Every believer is sanctified (set apart) unto God by justification and is therefore declared to be holy and is identified as a saint. This sanctification is positional and instantaneous and should not be confused with progressive sanctification. This sanctification has to do with the believer's standing, not his present walk or condition (Acts 20:32; 1 Corinthians 1:2, 30; 6:11; 2 Thessalonians 2:13; Hebrews 2:11; 3:1; 10:10, 14; 13:12; 1 Peter 1:2).
There is also by the work of the Holy Spirit a progressive sanctification by which the state of the believer is brought closer to the standing the believer positionally enjoys through justification. Through obedience to the Word of God and the empowering of the Holy Spirit, the believer is able to live a life of increasing holiness in conformity to the will of God, becoming more and more like our Lord Jesus Christ (John 17:17, 19; Romans 6:1-22; 2 Corinthians 3:18; 1 Thessalonians 4:3-4; 5:23).
In this respect, we teach that every saved person is involved in a daily conflict – the new creation in Christ doing battle against the flesh – but adequate provision is made for victory through the power of the indwelling Holy Spirit. The struggle nevertheless stays with the believer all through this earthly life and is never completely ended. All claims to the eradication of sin in this life are unscriptural. Eradication of sin in this life is not possible, but the Holy Spirit does provide for victory over sin (Galatians 5:16-25; Ephesians 4:22-24; Philippians 3:12; Colossians 3:9-10; 1 Peter 1:14-16; 1 John 3:5-9).
All the redeemed once saved are kept by God's power and are thus secure in Christ forever (John 5:24; 6:37-40; 10:27-30; Romans 5:9-10; 8:1, 31-39; 1 Corinthians 1:4-8; Ephesians 4:30; Hebrews 7:25; 13:5; 1 Peter 1:5; Jude 24).
It is the privilege of believers to rejoice in the assurance of their salvation through the testimony of God's Word, which, however, clearly forbids the use of Christian liberty as an occasion for sinful living and carnality (Romans 6:15-22; 13:13-14; Galatians 5:13, 25-26; Titus 2:11-14).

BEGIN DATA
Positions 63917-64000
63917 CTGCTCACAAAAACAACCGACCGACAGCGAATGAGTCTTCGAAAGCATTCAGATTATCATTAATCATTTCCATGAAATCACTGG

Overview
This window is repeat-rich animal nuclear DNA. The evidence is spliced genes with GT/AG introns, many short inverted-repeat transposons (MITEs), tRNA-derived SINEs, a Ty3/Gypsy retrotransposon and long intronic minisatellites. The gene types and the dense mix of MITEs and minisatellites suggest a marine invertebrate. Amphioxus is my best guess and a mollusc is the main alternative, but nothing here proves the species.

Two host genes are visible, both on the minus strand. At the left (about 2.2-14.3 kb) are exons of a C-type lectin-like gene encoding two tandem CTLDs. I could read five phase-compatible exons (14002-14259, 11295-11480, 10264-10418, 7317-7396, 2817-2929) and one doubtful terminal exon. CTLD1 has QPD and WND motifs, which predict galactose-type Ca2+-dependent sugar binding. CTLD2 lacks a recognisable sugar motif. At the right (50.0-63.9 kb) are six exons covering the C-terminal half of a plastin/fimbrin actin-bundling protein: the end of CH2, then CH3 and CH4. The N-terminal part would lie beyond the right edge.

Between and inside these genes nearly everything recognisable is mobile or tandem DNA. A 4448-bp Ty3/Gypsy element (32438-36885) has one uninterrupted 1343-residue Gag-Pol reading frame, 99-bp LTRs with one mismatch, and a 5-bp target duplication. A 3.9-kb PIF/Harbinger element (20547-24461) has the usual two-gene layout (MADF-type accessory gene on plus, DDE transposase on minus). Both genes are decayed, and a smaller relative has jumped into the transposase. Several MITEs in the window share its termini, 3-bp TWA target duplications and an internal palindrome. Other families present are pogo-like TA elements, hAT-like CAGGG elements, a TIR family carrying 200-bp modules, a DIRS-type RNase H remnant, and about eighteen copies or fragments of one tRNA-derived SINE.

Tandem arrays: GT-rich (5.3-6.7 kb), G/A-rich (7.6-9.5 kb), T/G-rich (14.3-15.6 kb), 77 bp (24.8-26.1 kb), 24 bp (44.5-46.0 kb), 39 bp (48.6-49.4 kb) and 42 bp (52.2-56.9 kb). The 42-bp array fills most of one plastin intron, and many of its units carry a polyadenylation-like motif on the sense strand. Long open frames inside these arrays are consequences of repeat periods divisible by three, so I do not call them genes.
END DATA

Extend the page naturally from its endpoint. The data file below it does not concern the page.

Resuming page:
Separation from sin is clearly called for throughout the Old and New Testaments, and that the Scriptures clearly indicate that in the last days apostasy and worldliness shall increase (2 Corinthians 6:14-7:1; 2 Timothy 3:1-5).
Out of deep gratitude for the undeserved grace of God granted to us and because our glorious God is so worthy of our total consecration, all the saved should live in such a manner as to demonstrate our adoring love to God and so as not to bring reproach upon our Lord and Savior. We also teach that separation from any association with religious apostasy, and worldly and sinful practices is commanded of us by God (Romans 12:1-2; 1 Corinthians 5:9-13; 2 Corinthians 6:14-7:1; 1 John 2:15-17; 2 John 9-11).
Believers should be separated unto our Lord Jesus Christ (2 Thessalonians 1:11-12; Hebrews 12:1-2) and affirm that the Christian life is a life of obedient righteousness demonstrated by a beatitude attitude (Matthew 5:2-12) and a continual pursuit of holiness (Romans 12:1-2; 2 Corinthians 7:1; Hebrews 12:14; Titus 2:11-14; 1 John 3:1-10).
All who place their faith in Jesus Christ are immediately placed by the Holy Spirit into one united spiritual body, the church (1 Corinthians 12:12-13), the bride of Christ (2 Corinthians 11:2; Ephesians 5:23-32; Revelation 19:7-8), of which Christ is the head (Ephesians 1:22; 4:15; Colossians 1:18).
The formation of the church, the body of Christ, began on the day of Pentecost (Acts 2:1-21, 38-47) and will be completed at the coming of Christ for His own at the rapture (1 Corinthians 15:51-52; 1 Thessalonians 4:13-18).
The church is thus a unique spiritual organism designed by Christ, made up of all born-again believers in this present age (Ephesians 2:11-3:6). The church is distinct from (1 Corinthians 10:32), a mystery not revealed until this age (Ephesians 3:1-6; 5:32).